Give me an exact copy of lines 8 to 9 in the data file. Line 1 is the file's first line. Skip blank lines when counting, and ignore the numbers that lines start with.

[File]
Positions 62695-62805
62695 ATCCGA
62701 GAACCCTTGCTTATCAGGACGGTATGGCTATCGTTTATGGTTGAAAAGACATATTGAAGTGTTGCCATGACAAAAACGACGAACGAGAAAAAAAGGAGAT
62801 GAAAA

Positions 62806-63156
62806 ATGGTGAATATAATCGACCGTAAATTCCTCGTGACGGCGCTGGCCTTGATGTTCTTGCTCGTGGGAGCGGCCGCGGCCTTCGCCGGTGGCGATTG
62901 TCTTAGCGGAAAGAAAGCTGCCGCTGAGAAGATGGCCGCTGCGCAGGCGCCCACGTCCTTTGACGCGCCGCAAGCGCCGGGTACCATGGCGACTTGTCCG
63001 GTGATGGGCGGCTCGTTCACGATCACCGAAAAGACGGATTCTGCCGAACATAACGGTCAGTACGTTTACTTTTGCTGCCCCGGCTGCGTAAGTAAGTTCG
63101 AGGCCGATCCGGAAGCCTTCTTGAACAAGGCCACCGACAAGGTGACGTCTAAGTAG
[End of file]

63001 GTGATGGGCGGCTCGTTCACGATCACCGAAAAGACGGATTCTGCCGAACATAACGGTCAGTACGTTTACTTTTGCTGCCCCGGCTGCGTAAGTAAGTTCG
63101 AGGCCGATCCGGAAGCCTTCTTGAACAAGGCCACCGACAAGGTGACGTCTAAGTAG